Physical and Storage Properties of Lipopeptide
Lipopeptide is typically presented as a sterile, pale yellow or light brown lyophilized cake. The peptide’s only inactive ingredient is sodium hydroxinde, and it is there in minimal quantities for the purposes of pH adjustment. The solution itself will range in color from light brown to pale yellow when it is ready for the animal test subject.
Lipopeptide should be shipped at room temperature, but should be stored at 4 degrees Celsius upon arrival to a strictly controlled environment such as a laboratory or a medical research facility. The solution should in turn be aliquoted and stored either at or below -20 degrees Celsius.
Lipopeptide and Pepducin
Scientific study based on animal test subjects has also focused their study on lipopeptides and their role as pepducins. In essence, pepducins are novel cell-penetrating peptides that function as intracellular modulators of signal transference from receptors to G proteins.
These particular forms of lipopeptides function due to their relationship with various lapidated fragments of G protein-coupled cellular loops that are used to modulate G-protein-coupled receptors, which are alternatively known as the following:
- Seven-transmembrane domain receptors
- 7TM receptors
- Heptahelical receptors
- Serpentine receptor
- G protein-linked receptors (GPLR)
These receptors are representative of a large protein family of receptors which work by sensing molecules outside the cell and activating inside signal transduction pathways, which in turn leads to cellular responses.
It has been shown that a Pepducin molecule consists of a short peptide that is culled from a GPCR intracellular loop, which is linked to a hydrophobic moiety; that is, a functional group of atoms or bonds within a molecular structure that is repelled by water. The structure that is formed allows these specific lipopeptides to tether within the cell membrane lipid bilyaer. Once this occurs, it can target the CPCR/G protein interface through a singular, intracellular alloseteric mechanism. In other words, it can hone in and engage the protein through a process where the protein is regulated through the binding of an effector molecule at a place apart from the protein’s active site.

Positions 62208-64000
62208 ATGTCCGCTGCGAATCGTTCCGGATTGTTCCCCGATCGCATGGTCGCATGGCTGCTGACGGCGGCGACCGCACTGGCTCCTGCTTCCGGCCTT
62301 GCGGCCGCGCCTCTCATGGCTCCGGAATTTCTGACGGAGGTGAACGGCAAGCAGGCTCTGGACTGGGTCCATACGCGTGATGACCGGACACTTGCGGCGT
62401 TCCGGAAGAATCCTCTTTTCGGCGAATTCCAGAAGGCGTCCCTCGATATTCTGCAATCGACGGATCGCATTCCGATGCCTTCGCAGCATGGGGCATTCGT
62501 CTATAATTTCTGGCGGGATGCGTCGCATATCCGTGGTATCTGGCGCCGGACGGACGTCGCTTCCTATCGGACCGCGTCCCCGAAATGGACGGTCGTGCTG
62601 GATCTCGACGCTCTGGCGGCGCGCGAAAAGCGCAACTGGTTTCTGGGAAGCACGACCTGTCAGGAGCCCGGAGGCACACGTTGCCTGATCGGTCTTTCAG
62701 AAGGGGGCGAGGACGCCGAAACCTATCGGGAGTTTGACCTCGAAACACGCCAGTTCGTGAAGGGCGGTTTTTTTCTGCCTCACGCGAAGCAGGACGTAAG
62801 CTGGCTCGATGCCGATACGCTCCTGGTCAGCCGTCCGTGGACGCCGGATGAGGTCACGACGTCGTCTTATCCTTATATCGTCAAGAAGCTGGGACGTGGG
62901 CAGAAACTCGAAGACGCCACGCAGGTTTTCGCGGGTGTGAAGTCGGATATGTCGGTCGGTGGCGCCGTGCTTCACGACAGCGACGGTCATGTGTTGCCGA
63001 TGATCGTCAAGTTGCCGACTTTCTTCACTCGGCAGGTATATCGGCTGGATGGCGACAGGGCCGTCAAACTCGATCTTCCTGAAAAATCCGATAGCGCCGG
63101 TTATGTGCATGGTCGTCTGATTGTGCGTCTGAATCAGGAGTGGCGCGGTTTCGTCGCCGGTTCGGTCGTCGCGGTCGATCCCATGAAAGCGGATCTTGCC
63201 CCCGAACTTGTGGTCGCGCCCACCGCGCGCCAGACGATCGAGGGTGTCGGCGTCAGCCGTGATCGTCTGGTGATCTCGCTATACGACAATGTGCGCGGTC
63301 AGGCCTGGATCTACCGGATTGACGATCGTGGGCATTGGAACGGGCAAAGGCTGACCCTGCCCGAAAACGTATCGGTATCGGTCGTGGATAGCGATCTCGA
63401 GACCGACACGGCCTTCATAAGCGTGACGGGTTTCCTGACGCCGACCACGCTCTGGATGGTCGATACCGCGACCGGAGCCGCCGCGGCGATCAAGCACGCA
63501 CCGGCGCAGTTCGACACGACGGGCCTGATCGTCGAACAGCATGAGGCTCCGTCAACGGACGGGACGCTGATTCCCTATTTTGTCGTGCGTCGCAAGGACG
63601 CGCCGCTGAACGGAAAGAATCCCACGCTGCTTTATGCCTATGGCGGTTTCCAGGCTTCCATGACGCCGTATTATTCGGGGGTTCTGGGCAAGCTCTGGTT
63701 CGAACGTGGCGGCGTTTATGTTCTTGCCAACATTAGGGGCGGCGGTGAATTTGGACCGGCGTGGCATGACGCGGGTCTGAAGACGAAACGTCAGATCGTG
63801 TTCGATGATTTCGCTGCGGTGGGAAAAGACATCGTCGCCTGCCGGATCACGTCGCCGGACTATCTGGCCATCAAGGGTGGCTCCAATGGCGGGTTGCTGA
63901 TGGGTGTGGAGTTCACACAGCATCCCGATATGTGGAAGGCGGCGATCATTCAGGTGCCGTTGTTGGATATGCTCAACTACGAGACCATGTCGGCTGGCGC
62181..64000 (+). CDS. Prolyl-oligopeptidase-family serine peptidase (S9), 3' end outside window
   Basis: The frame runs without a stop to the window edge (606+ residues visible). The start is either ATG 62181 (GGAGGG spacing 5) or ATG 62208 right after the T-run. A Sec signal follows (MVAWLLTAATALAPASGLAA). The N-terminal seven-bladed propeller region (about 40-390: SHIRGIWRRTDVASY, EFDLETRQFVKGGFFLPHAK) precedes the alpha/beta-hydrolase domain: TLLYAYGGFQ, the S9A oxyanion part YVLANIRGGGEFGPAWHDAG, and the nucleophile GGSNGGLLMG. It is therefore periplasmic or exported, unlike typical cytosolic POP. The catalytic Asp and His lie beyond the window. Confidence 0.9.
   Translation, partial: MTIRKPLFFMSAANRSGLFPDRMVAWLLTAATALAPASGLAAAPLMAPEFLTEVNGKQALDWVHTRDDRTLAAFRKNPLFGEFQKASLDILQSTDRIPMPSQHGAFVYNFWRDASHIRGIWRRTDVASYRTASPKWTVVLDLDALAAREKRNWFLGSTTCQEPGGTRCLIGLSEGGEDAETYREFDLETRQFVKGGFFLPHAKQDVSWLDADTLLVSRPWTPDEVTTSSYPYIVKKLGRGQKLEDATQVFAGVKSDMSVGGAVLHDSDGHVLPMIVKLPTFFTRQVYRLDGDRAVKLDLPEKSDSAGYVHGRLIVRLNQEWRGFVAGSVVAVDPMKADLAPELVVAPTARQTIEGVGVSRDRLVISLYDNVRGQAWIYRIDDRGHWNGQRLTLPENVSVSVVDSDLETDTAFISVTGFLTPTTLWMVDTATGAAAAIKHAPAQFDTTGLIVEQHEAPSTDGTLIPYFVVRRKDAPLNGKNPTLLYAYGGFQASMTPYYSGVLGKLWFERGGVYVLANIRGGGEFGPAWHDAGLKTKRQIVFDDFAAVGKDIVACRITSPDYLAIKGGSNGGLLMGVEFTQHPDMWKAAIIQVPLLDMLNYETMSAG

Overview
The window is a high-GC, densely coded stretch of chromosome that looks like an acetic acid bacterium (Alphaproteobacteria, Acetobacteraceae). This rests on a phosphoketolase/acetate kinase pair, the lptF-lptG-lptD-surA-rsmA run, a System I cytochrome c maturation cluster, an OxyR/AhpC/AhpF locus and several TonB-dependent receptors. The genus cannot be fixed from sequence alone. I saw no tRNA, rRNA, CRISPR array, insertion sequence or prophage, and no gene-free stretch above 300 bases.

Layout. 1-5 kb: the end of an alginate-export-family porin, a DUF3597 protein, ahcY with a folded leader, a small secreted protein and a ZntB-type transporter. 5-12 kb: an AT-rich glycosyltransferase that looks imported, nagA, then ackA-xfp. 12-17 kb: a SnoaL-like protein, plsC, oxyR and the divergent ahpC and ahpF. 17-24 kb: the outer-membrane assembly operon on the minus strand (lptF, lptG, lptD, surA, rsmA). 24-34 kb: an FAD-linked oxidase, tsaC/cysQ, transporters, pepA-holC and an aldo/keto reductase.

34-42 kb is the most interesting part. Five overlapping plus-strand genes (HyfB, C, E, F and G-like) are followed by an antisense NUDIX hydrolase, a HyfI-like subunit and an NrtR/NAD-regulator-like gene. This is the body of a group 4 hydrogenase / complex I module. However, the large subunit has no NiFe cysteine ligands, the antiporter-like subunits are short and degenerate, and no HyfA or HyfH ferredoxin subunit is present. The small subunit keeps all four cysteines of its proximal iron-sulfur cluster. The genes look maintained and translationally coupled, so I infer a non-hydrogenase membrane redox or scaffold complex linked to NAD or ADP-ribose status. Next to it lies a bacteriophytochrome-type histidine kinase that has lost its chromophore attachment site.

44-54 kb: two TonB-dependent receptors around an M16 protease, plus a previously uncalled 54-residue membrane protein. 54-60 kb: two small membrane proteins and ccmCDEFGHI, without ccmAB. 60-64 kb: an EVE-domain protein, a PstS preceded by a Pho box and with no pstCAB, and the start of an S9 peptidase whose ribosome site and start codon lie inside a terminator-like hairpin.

Based on scientific study on animal test subjects, it appears that the antimicrobial activity of lipopeptide is linked to the AUC/MIC ration (that is, area under the concentration-time curve/minimum inhibitory concentration) ratio for specific pathogens.
It has also been determined that Lipopeptide is reversibly bound to specific plasma proteins in a concentration-independent fashion. Chief amongst these is serum albumin, which is the substance that is key to regulating the blood’s osmotic pressure. Studies on animal test subjects have also determined that mean serum protein binding in subjects with cretinine clearance, or CLCR, at a rate greater than or equal to 30 mL/min was also comparable to what was observed in healthy subjects with regulated renal function.
Lipopeptide, Muscles, and Nerves
Other scientific study that has been based on animal test subjects have determined that the presence of Lipopeptide does have certain skeletal muscle effects, although it should be noted that there was no effects in related to either smooth muscle or cardiac muscle. The skeletal muscle effects that were observed were marked by microscopic degenerative and regenerative changes and variable elevations in creatine phosphokinase, also known as CPK. That said, no fibrosis or rhabdomyolysis were observed in repeat-dose observations in rats and in dogs. Furthermore, all muscle effects that were recorded were completely reversed within 30 days of test cessation.
It was also determined that effects on peripheral nerves accompanied by significant losses of pattelar reflex, gag reflex, and the perception of pain were observed in animal test subject-induced Lipopeptide doses higher than those that were linked to skeletal myopathy. It was also demonstrated that while some of these conditions were clinically improved within two weeks after dosing cessation at a lower dosage, it was determined that higher dosages resulted in a minimal residual histological changes when measured in a 6 month time interval.
And tissue distribution studies in rats demonstrated that Lipopeptide is held within the kidney. However, it was also shown that the peptide appears to penetrate the blood-brain barrier on a minimal basis following both single and multiple doses.
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